Research In Motion Ltd. (RIM) plans to showcase the first two of its BlackBerry 10 smartphones on Jan. 30 and then start selling the devices in February, moving forward with a critical step in its comeback bid.
“We want to do it as quickly as possible,” Chief Operating Officer Kristian Tear said in an interview following RIM’s announcement of the Jan. 30 date earlier in the day. Though the first phones won’t go on sale simultaneously worldwide, RIM is aiming for a release on multiple continents within 30 days of the unveiling, Tear said.
The rollout will finally get the BlackBerry 10 into consumers’ hands after multiple product delays put the phones a year behind schedule. RIM needs a hit to help it reverse market- share losses over the past two years to Apple Inc. (AAPL)’s iPhone and devices running Google Inc. (GOOG)’s Android software.
While customers will still have to wait 11 weeks until they know exactly when the BlackBerry 10 will go on sale, today’s announcement helps assure them that the product is coming, said Steven Li, an analyst at Raymond James in Toronto. Until now, RIM has only officially said that the BlackBerry 10 will be released in the first quarter of 2013.
“They’ve got to keep the buzz going,” said Li, who rates RIM the equivalent of a hold. “They don’t have a new product for the holidays, so this was the right thing to do.”
RIM rose 3.2 percent to $8.81 at the close in New York. After hitting a nine-year low on Sept. 24, the stock has gained almost 40 percent on speculation that the BlackBerry 10 will reinvigorate sales. Even so, the shares remain more than 90 percent below their 2008 peak.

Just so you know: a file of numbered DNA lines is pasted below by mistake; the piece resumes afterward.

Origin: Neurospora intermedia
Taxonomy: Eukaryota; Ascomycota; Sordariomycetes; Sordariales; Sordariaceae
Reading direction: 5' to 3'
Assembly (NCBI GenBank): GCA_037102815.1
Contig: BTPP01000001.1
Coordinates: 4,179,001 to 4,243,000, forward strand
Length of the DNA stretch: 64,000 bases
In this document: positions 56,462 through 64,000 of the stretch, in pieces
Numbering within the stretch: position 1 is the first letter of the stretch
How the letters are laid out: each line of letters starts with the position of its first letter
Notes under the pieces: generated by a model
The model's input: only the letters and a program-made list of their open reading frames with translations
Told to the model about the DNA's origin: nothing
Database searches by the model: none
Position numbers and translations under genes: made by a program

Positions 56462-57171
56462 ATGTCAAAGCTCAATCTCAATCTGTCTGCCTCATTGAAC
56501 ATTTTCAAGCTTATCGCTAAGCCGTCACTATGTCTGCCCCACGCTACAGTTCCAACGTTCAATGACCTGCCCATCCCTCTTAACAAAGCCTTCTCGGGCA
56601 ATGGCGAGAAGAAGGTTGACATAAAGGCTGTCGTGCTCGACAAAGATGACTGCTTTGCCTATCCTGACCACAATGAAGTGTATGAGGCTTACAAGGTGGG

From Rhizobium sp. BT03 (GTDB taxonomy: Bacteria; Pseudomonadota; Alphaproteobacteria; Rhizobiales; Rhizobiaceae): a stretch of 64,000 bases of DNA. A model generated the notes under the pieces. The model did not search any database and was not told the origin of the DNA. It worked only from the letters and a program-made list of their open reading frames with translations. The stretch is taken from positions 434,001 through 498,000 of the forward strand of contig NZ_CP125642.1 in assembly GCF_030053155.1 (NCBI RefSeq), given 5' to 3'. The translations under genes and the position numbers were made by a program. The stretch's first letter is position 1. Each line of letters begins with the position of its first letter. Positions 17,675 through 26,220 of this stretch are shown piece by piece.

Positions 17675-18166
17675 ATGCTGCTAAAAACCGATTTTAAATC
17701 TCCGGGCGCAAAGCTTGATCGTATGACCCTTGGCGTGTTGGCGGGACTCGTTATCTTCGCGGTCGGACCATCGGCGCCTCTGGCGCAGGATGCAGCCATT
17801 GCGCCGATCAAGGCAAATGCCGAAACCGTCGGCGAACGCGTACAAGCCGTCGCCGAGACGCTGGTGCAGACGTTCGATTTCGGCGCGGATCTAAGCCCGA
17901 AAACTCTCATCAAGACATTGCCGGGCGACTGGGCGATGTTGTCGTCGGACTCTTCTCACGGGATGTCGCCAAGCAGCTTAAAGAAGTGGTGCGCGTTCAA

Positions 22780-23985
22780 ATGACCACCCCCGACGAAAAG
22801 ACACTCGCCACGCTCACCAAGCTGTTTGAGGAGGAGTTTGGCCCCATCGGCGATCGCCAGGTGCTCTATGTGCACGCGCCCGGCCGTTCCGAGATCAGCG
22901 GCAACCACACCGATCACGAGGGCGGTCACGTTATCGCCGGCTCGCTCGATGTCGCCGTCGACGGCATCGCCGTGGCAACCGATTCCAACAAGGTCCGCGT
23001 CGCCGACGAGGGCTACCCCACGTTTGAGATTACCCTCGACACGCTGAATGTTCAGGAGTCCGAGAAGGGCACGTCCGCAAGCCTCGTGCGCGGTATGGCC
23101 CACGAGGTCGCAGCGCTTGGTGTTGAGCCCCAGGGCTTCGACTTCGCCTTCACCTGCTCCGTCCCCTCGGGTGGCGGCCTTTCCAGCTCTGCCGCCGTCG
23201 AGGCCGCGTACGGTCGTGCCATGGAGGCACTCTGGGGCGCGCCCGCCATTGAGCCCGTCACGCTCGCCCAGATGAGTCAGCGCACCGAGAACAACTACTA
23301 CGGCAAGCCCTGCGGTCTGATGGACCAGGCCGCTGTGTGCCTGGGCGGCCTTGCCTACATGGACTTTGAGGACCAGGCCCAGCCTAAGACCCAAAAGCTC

The stock rallied on Oct. 31 after the company said that more than 50 carriers have begun lab-testing the phones, a process that typically takes 60 to 90 days. On Nov. 8, RIM said BlackBerry 10 had won security certification from the U.S. government, the first time that the company’s handsets have been certified for FIPS, or Federal Information Processing Standards, before their commercial debut.
That will be key to cementing RIM’s reputation as the most secure smartphone on the market, said Michael Brown, RIM’s vice president for security product management. That will help maintain the support of government agencies, a key market, he said.
Discussions between RIM and its biggest carrier partners, such as AT&T Inc. (T) and Verizon Wireless in the U.S. and Orange SA and Vodafone Group Plc (VOD) in Europe, will hinge on what other models are part of the mobile-phone operators’ marketing plans, Howe said.
“It’s a negotiation,” Howe said.
Emerging markets in Latin America, Africa and Asia have helped the company increase its customer base in recent months, even as North American users switch to other phones. Chief Marketing Officer Frank Boulben said in July that the introduction of BlackBerry 10 devices would be widespread. He didn’t name countries and didn’t say whether the U.S. would be included initially.
“Will it be three continents or five, five countries or 10?” he said. “I don’t know the specifics yet, but it will be multiple countries on multiple continents.”
Choosing to initially release the device outside the U.S. to generate more buzz might be a worthwhile strategy, Howe said.
“The hypothesis that they might start outside the U.S. is possible, as it would give them some pretty good sales numbers early,” he said. “They could launch with several million units sold within weeks.”
Howe said he likes what he’s seen of the BlackBerry 10 operating system. The technology is designed to offer better multitasking by letting users “peek” at one program with their finger while running another.
“It’s very true to their heritage and is a very good platform for getting work done,” he said.
RIM ranks far behind the iPhone and Android devices in the smartphone market, putting it in a race with Microsoft Corp. (MSFT) for third place.
Microsoft unveiled its latest platform, Windows Phone 8, last month, giving it a head start. Still, it’s too early to say if Windows will push the BlackBerry to the sidelines. RIM has an opportunity to catch up, Howe said.
“They want to be counted, and Microsoft has left them an opening to do that,” he said.
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